Storm Havoc: Better to worry now than regret later

06 Aug 2018

Natural events are no more a national concern; rising impact requires international collaborations

Storm havoc

A storm is characterized by strong weather phenomena accompanied by strong winds, heavy rains and sometimes snow, sleet, hail or, in contrast, no precipitation at all. Thunderstorms are a type of storm characterized by the presence of lightning and thunder activity - basically, a lightning's acoustic effect on the Earth's atmosphere is known as thunder. It is mostly accompanied by precipitation, though it is not a general rule. In the absence of precipitation when these gusty winds are strong enough to pick up dust and sand particles, it qualifies to be called as a 'Dust storm'.

But besides mere definitions, it is highly imperative to understand the repercussions these events could have in the near future. But why have such events started to garner public attention now? In northern India, these storms have become a 'new normal'. The question which arises here is, were these storms as common in occurrence and intensity about a decade back as they are now? If not, is this increasing frequency and the ferocity something we should be worrying about? Storms in the past have never been serious enough to take away lives, but if one is to pay attention to a state relief commissioner's office spokesperson who told the newspapers that the death toll in early May this year was the highest from such storms in at least the last 20 years, there may be a reason for concern.

So is this something that we should be prepared to face?

What makes such storms unusual and important?

It is not the occurrence and the timing of the storms which is surprising but the intensity and the frequency that seems worrisome. Almost in all the cases, any rainfall which is abrupt and takes place outside the monsoon months is either regarded as 'the result of Western Disturbances' or an outcome of 'Global Warming and Climate Change'.

But can these regional or global phenomena be held primarily responsible at all times?

It turns out that being a large scale phenomenon, they do play an important role in setting up the conditions for the genesis of roaring winds, but there are many other factors which shape the arrival and intensity of these storms. With global temperatures rising, strong pressure gradients are formed which generate stormy winds. Hence, climate change could be the driver of furious storms in near future. But climate has always been changing and western disturbances been visiting India from the Middle East every year, so why such a peculiarity this year?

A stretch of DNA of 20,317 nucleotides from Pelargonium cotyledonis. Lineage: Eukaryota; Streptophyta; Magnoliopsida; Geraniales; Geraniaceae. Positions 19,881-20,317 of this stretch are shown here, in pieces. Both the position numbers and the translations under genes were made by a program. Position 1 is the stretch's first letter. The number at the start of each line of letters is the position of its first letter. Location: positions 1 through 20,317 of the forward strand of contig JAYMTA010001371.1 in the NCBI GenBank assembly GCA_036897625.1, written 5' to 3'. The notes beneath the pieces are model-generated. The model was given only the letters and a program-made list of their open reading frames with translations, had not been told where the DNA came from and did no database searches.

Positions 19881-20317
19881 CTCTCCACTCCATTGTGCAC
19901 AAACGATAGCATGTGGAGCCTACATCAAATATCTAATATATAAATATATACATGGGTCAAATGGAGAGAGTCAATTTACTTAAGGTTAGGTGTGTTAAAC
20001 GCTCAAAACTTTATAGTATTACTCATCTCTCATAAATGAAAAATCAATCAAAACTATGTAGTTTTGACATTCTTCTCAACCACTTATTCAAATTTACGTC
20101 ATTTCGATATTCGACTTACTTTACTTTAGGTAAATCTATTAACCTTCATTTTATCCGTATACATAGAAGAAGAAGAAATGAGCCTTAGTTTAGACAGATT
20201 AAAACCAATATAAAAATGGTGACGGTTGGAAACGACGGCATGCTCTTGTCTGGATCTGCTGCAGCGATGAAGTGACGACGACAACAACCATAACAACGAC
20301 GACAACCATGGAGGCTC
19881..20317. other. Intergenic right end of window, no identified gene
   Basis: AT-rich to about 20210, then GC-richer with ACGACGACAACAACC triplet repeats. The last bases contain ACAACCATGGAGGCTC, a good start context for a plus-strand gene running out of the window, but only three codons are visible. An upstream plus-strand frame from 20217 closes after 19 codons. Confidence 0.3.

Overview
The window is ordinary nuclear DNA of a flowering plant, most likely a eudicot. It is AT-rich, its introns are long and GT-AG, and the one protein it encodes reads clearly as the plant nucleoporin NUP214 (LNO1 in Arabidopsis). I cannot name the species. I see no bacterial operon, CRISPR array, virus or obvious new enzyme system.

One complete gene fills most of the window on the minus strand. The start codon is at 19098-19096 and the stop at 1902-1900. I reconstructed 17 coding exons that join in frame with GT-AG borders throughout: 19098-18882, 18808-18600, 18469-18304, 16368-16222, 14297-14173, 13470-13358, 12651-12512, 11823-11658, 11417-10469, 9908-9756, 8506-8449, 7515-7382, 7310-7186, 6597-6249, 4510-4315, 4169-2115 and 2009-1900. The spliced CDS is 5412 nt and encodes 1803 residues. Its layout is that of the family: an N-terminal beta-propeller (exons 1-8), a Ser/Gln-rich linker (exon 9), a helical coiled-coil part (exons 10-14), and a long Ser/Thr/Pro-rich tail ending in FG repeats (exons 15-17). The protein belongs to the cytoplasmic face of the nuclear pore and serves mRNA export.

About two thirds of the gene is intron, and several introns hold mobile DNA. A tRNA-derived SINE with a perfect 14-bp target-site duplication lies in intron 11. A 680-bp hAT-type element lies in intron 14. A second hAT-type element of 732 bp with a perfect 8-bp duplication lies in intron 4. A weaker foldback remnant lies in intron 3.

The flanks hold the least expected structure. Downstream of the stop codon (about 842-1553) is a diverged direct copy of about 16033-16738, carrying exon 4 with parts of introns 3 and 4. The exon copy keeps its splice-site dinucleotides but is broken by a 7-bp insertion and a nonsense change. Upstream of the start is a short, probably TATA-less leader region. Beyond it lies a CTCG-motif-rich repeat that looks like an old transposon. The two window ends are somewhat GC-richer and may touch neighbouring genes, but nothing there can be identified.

Storm havoc

Many reasons are being suggested behind such unusual events. It has been pointed out in one of the reports in 'Weather Company' that the recent conditions in India could be seen as similar to that in Midwest USA. Conditions characterized by front formation, which generate storms in USA, may be synonymous to a condition in India where the moist inflow from the Bay of Bengal, traveling north-westward up the Ganges Valley, sometimes clashes with dry air from western India beneath a westerly jet stream thereby resulting in the formation of a front. These contrasting air masses lead to the development of storms which might congeal overnight to form thunderstorm clusters called Mesoscale Convective Systems (MCSs).

Since temperatures are very high for this time of the year across and west of North India (April - July), it may facilitate strong and intense downward air movements which move outwards and back up from the MCSs during a thunderstorm giving rise to a phenomenon called downbursts. Because winter and early spring are typically very dry across northern India, any high winds can generate plenty of dust. As an MCS matures, its high winds can push well ahead of any rainfall, manifesting as strong, dry, dusty storms. Since high temperatures and absence of moisture in the Rajasthan region of India prevail for most part of the year, the desiccated conditions along with intense low pressure centres created in these areas could have resulted in gushing dust laden winds which engulfed the 'concrete jungles' in and around Delhi in the form of the early June 2018 dust storms.

The effect of these winds has extended beyond its spatial and temporal limits. As we designate 17th June as the 'World Day to Combat Desertification and Drought', we forget to actually estimate the rate at which it is encroaching into our habitats; the habitats which were untouched by them until recently. It is this dust in the atmosphere which does not allow the heat from the ground to escape and hence, the problem of high temperatures seems to worsen. The northern parts of India continue to 'incinerate' while heatwaves 'char' and dust storms 'choke' people to death. Since temperatures keep escalating, the pressure gradients make the conditions more lucrative for the storms to form; hence, forming a vicious loop!

What are the impacts?

Severe dust storms, thunderstorms, and lightning hit several parts of India in the last few months, resulting in the death of at least 124 people and injuries to 300 others across five states - Rajasthan, Uttar Pradesh, Telangana, Uttarakhand, and Punjab. The losses of life and property throughout the northern parts of the country were high as the storms hit one of the most populous belts where even a single extreme event would mean tremendous losses.

Dust storms which struck the region in the early June spiked the PM2.5 and PM10 concentrations in the atmosphere, adding more to the already high pollution levels. The Central Pollution Control Board data showed that the PM10 level was beyond 'severe', leading to hazy conditions and limiting visibility. These particles have a long-term impact on humans. The World Meteorological Organization states that they are capable of damaging not only external organs (mostly causing skin and eye irritations) but also get trapped in the nose, mouth and upper respiratory tract and can cause respiratory and cardiovascular disorders. Additionally, dust storms have negative impact on agriculture. They reduce crop yields by burying seedlings, damaging plant tissues, reducing photosynthetic activities and by increasing soil erosion. Indirect dust deposit caused by such storms fill up irrigation canals, cover transportation routes and impact river and stream water quality.